Thursday, January 16, 2014

Plea to the GOUN (God Of Unexpected Nominations)

It is the night before the announcement of the 2013 Oscar nominations.

And the many pundits have as always provided a comprehensive handicapping of nomination odds in every category. Every slot in each nomination category has been intensely debated and predictions made, often with insight and passion. Over the past week, I have been eagerly reading content put out by some favorite bloggers and checked with some remarkable online sites that have worked through the odds in the major categories. The writers have bemoaned, championed, lamented, raged, anguished and conceded over many a name in many a category. And they have come up with their lists of who will be nominated and who should be nominated.

Listen, I know that within the parameters of the larger world, the Oscars mean precious little. And the fuss around the nominations means even lesser. But even so, for those who are passionate about film, this is the time of the year to be saying what needs to be said about movies. To debate the disappointments, to amaze at the unexpectedly good, and to most of all, defend our irrational (and less frequently, rational) favorites. How else to explain the sly but giddy joy that comes from judging another person based on their year-end best films list? Even as I type now, I am well aware that the votes have already been cast, and the tallies made. And the nominations are now just waiting in covert darkness a few hours before Chris Helmsworth announces them at the crack of dawn.

Brie Larson in SHORT TERM 12
So what do I have to say at this juncture that hasn't already been said? I have a plea to the God of Unexpected Nominations. May he prevail this year. I know that when it comes to Oscar nominations, there is a wide, wide rift between those who deserve and those who get. Merit is only the third or fourth thing that matters, usually being overridden wholesale by politics, drum-beating, and past bodies of work. But even by those standards, a few names somehow slip past the studio and academy voting machinery every year and show up unexpectedly on the nominations list. Remember that time when EXTREMELY LOUD AND INCREDIBLY CLOSE picked up a best film nomination? Or when CHOCOLAT did? The best of the unexpected nominations come out of left field, but they are poetically, perfectly, righteously right.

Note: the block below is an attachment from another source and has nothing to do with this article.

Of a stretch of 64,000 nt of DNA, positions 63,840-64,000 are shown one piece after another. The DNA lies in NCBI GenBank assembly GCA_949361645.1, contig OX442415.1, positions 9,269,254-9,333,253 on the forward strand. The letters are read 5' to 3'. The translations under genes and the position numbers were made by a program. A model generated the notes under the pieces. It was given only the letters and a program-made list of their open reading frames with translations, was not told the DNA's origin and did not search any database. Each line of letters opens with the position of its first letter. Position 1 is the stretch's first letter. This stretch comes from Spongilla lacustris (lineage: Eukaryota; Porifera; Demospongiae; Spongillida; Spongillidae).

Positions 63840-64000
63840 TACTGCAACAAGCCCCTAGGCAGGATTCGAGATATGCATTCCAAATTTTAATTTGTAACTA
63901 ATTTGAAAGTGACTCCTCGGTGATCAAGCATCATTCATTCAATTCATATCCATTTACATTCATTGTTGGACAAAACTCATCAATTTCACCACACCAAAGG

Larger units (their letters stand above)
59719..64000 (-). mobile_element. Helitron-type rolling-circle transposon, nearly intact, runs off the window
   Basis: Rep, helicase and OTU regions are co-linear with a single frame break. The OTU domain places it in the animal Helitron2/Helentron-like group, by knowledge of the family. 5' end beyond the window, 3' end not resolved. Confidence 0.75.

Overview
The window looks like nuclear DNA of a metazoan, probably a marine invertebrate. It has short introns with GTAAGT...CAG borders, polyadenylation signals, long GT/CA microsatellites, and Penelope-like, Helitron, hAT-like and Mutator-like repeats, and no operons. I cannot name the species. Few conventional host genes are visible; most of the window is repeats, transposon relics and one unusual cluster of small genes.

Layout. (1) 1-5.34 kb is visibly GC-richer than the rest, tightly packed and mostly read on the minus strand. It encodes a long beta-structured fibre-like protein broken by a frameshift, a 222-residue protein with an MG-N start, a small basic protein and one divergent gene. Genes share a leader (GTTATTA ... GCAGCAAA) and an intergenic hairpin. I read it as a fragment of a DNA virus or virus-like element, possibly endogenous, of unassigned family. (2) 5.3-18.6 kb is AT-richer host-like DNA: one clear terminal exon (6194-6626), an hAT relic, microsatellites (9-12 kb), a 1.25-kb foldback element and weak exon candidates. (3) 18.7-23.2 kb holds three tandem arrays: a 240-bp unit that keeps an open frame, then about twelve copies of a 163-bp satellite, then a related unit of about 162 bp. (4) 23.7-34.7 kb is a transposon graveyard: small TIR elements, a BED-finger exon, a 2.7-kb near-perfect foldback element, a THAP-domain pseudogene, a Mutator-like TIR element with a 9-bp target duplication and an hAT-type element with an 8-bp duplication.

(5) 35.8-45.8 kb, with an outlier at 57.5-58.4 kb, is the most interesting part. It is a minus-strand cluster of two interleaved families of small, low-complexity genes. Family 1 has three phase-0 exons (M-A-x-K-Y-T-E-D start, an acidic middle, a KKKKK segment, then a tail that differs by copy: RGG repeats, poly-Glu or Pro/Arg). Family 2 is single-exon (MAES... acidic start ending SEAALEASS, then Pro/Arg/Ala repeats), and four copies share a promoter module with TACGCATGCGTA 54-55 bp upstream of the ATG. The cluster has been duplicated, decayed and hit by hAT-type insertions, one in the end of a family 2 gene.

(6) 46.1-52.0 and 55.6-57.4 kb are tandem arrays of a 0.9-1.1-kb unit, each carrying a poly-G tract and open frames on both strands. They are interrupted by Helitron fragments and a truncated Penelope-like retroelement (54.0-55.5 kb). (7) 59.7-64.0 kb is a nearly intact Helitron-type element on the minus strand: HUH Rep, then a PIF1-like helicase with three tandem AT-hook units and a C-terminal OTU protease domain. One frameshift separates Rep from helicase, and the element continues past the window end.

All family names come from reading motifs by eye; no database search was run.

And this year I cross my hands and pray to the God of Unexpected Nominations that voters have for once, truly experienced fatigue from the relentless studio marketing telling them what is great, and who they should vote for. And that many voters have shunned the consensus and gone for something different. Because lets face it, come tomorrow, the most ink will be expended on the unexpected names that have popped up in the major categories. And by unexpected, I do not by any stretch mean the undeserving.

Greta Gerwig in FRANCES HA
While 2013 was am uncommonly great year for films in general, female acting shone even more joyously. When was the last time that there were so many amazing female performances within a 12 year period. With such an embarrassment of riches, it is inevitable that many outright tremendous performances will go unacknowledged following the nominations announcement. As the good people at The Film Experience have mentioned, in the category of Best Female Actor alone one can consider two completely different line-ups. One safe line-up would include the names of the previously lauded, the usual suspects, those who voters tend to automatically name-check. This would include Judi Dench (PHILOMENA), Sandra Bullock (GRAVITY), Emma Thompson (SAVING MR BANKS), Meryl Streep (AUGUST: OSAGE COUNTY) and Cate Blanchett (BLUE JASMINE). There is a high likelihood that these are the five names that will pop up on the nominations list tomorrow. Each of these are past winners. And each are more or less household names. Winning another Oscar is not going to fantastically alter the career orbit of either of these five actors.